The CEO of one of the most large and successful public relations firms with over 45 offices around the globe, GolinHarris‘s Fred Cook shares career advice from his new book, “Improvise: Advice from an unlikely CEO.”
One of Cook’s first tips to actually getting ahead in your career? It might sound simple but it’s sound.
People who decide to enter in on the world today are a dime a dozen. Cook says that most have gone to the same schools, taken the same courses, read the same books and watched all the same movies. That being said, companies are on the hunt for minds with a fresh perspective to help them when it comes to cultural and technological changes.
Cook encourages entrepreneurs to imagine life as a huge magazine rack.
And when you stand in front of it deciding which to choose – Cook says to abstain from reaching for People or Cosmopolitan – but instead, choose a copy of Inked, Guns or Bass Fisherman.
This practice will expose you to unusual ideas and engaging unconventional individualist. If you do experiment with your life, you will learn a lot about yourself and the rest of the human race.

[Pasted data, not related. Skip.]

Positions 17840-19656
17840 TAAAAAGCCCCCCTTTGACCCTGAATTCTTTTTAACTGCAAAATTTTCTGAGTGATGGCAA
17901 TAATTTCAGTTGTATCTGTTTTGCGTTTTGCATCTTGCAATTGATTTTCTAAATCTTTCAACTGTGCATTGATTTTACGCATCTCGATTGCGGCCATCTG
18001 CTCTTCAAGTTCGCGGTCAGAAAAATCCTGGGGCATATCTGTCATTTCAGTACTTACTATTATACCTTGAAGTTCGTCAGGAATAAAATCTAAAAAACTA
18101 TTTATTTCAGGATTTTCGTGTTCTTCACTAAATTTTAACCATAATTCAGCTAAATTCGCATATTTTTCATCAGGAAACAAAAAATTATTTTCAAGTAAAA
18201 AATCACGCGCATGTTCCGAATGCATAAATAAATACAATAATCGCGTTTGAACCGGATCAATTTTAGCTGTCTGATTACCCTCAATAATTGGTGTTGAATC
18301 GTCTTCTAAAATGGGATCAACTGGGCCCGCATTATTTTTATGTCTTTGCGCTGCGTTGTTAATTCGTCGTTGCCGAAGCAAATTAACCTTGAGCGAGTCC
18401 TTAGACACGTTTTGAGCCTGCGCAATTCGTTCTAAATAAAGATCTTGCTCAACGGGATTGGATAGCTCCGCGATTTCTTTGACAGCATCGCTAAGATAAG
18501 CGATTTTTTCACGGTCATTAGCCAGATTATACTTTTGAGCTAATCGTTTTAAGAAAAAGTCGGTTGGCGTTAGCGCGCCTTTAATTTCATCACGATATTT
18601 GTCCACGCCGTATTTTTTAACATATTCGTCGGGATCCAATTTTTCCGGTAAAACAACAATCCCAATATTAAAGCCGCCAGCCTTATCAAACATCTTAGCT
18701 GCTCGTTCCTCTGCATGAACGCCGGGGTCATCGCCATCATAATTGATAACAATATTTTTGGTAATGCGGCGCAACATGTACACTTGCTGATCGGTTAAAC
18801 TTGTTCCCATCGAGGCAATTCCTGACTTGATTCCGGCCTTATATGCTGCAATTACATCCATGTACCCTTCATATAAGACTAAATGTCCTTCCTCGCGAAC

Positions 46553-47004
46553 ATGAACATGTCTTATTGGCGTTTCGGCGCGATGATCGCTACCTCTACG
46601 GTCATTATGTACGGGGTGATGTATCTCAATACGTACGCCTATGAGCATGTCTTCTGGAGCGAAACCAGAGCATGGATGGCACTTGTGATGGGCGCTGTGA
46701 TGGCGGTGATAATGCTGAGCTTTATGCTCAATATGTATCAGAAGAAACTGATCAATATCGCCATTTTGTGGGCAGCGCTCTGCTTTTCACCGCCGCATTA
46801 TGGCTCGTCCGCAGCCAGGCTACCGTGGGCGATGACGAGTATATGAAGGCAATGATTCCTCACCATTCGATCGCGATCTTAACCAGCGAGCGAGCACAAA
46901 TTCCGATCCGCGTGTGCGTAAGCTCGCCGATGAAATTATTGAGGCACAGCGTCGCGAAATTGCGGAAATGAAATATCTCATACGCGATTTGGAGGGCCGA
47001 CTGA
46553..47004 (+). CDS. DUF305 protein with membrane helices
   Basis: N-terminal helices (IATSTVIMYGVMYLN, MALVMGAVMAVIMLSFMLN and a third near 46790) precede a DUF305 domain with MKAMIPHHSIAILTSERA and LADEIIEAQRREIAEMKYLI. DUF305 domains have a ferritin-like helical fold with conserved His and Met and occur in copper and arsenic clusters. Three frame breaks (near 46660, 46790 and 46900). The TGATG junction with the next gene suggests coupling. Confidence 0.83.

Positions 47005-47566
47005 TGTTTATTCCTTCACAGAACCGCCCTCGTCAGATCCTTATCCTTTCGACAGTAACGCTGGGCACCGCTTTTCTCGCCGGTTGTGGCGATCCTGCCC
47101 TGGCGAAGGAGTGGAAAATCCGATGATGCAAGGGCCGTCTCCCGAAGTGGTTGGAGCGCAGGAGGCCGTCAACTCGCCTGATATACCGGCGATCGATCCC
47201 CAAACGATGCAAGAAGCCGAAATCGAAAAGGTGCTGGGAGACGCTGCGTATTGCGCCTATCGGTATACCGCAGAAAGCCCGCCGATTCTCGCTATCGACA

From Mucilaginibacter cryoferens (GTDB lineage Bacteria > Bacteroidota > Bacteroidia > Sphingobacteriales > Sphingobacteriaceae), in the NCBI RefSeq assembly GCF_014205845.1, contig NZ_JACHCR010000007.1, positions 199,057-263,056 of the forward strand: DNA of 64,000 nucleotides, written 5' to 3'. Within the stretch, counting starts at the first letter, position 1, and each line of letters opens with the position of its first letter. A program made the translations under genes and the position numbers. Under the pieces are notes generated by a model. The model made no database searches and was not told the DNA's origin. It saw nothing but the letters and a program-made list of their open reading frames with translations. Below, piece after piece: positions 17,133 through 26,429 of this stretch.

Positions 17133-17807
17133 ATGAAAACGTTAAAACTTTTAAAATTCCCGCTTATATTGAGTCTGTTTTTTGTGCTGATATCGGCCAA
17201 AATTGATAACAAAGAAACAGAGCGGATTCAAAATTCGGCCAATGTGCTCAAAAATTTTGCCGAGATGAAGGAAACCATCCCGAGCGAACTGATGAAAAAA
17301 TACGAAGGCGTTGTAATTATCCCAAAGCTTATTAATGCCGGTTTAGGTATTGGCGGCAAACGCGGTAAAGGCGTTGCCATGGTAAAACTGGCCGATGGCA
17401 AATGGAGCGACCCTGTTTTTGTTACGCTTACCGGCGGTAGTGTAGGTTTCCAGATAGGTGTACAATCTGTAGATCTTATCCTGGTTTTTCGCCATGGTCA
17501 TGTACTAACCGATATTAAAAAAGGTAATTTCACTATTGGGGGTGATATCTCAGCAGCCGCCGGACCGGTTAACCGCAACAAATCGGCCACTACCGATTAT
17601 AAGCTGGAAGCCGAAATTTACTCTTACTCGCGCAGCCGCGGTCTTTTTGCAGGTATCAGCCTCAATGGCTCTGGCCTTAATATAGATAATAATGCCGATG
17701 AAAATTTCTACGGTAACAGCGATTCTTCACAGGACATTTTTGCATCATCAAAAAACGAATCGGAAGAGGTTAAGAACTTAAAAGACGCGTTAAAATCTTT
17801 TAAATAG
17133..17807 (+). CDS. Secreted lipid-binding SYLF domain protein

Listen to a Guru
Listening is important for anyone who wants to be a CEO but today, it is not a common trait.
“High in the Himalayas, a guru taught me the secret to listening. As we walked together down a crowded street, the ‘Hippie Guru of Darjeeling’ promoted his psychic credentials and his mastery of the spiritual world, either trying to impress me or to scam a few rupees. When I jokingly accused him of lying, this little old man responded with a hard left hook to my jaw, teaching me a valuable lesson. Sometimes you should just SHUT UP and listen!” Cooke says.
If you are afraid, do it anyway
Behind every idea, is a dream. When it comes to new products, services, etc. — where do these ideas happen? Over a brewski.
So why do we have an influx of ideas but have a hard time committing to our brilliant schemes? Because we are afraid to fail.
Cook encourages young entrepreneurs to not be afraid to translate their ideas into reality. While most people first encounter business through internships (which are mandatory for most college students) being an entry-level employee at someone’s company will teach you a lot about business.
So you can only imagine how it will feel being the president of your own!
Make the Rules
Executives make their way to the top by adapting to their company’s culture as well as meeting quarterly financial goals and last but not least: not getting fired.
So how does one from outside the corporate world get accepted into this elite group and make it to the top?
While the business world is chalk full of rules — as they say, some rules are meant to be broken.
Cook recommends that you must find your own balance as breaking all the rules will scare people but if you create your own rules — they may not even notice.
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